Film Score: Alan Silvestri Cinematography: Don Burgess
Starring: Denzel Washington, Kelly Reilly, Don Cheadle & Bruce Greenwood
Flight is undeniably a powerful film. Everyone in the film, crew included, acquits themselves admirably. Zemeckis for once, stays out of his own way and lets the actors and the story take over. And what a story it is. It’s an incredible philosophical dilemma. Here you have an alcoholic pilot, Denzel Washington, with so much experience and skill that in an absolutely deadly plane malfunction he is able to save nearly all of the passengers aboard the disabled aircraft, something that it's obvious a lesser pilot would not have been able to do, and which would have resulted in the deaths of everyone on board. How do we then, as a society, assess that particular situation?
It’s clear as the film progresses that our society has become a game of cover your ass. The owner of the airline clearly does not want to be held responsible. He would like to shift the blame, rightfully so, to the airplane manufacturer. But how can the manufacturer take responsibility when they have no control over the maintenance of the plane? At this point everyone starts looking to the pilot as the obvious scapegoat. And when he’s discovered to be a drunk, it would seem to make it that much easier. Yet how do we simply ignore the fact that he save the lives of nearly a hundred people who, in the hands of a lesser pilot, would have perished? Unfortunately, that question was not the emphasis of the film.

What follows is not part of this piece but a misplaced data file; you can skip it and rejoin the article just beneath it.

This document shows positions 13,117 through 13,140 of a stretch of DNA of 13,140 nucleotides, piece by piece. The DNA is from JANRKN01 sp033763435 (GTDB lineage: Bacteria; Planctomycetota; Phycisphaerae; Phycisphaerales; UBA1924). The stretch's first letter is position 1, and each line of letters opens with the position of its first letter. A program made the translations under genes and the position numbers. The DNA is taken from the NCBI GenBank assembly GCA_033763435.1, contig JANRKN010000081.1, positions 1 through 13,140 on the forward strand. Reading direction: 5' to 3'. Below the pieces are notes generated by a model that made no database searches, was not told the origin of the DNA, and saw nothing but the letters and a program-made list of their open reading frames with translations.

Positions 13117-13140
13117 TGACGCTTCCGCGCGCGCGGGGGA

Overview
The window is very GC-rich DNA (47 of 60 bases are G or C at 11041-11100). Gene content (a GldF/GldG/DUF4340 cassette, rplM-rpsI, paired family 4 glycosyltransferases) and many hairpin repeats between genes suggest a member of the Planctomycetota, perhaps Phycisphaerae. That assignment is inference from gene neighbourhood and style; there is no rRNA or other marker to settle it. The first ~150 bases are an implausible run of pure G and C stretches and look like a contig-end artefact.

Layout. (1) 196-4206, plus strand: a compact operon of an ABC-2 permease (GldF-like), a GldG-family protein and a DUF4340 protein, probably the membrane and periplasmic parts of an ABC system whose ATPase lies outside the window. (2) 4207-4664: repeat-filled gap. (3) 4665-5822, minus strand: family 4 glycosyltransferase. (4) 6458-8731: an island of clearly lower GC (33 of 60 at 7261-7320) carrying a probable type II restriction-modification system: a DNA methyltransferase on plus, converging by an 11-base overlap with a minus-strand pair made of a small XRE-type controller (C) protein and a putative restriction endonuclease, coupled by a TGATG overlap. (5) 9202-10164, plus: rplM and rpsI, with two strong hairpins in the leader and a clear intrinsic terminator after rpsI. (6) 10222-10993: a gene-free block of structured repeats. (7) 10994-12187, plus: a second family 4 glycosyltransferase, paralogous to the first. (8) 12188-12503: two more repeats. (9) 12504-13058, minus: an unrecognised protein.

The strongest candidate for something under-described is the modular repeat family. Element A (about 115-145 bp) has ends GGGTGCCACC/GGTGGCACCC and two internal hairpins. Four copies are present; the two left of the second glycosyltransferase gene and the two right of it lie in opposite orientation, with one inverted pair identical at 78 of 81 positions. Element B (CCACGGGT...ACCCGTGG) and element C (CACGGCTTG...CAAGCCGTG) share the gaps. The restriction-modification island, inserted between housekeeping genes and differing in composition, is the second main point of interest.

Gatins’ script instead focuses on the addiction of the pilot rather than the philosophical question, and it’s no doubt this fact that is responsible for the film’s lack of critical praise. The idea, while spot on in terms of accuracy, and made utterly believable by Washington, has been done already, from Days of Wine and Roses, to Clean and Sober, to When a Man Loves a Woman, and beyond. And for those who deal with that behavior from family members or friends, the film is not a powerful drama but an unwanted mirror on behaviors so exasperating in their pointlessness that it takes all of the entertainment out of it. Washington is completely paranoid, even of his own lawyer who is working miracles to help him. But that’s the behavior. He abuses alcohol to the point of passing out. But that’s the behavior. None of it makes any sense. But that’s the behavior.
While Denzel Washington was nominated for an Oscar for his performance, and deservedly so, he also has made some unfortunate choices in his career path that have not really been to his best advantage. Early in his career he did some incredibly important films, like Malcolm X, Cry Freedom and Glory, for which he won a supporting actor Oscar, but then went on to do films that are more in a pop culture vein, somewhat diminishing his stature in The Bone Collector and John Q. Now these are not necessarily bad films, but after winning another Oscar for Training Day, it doesn’t seem likely that he can keep winning for similar characters, especially going up against actors like Daniel Day-Lewis. Don Cheadle and Bruce Greenwood are great additions to the cast and lend a lot of weight. Kelly Reilly, as Washington’s partner in addiction, has done some nice work previously, but her role here is a bit generic. Zemeckis’s one misstep in casting is John Goodman, who brings unwanted humor to the situation. At the end of the day Flight is a good film. It’s not great, but worth it to see Washington’s very powerful performance.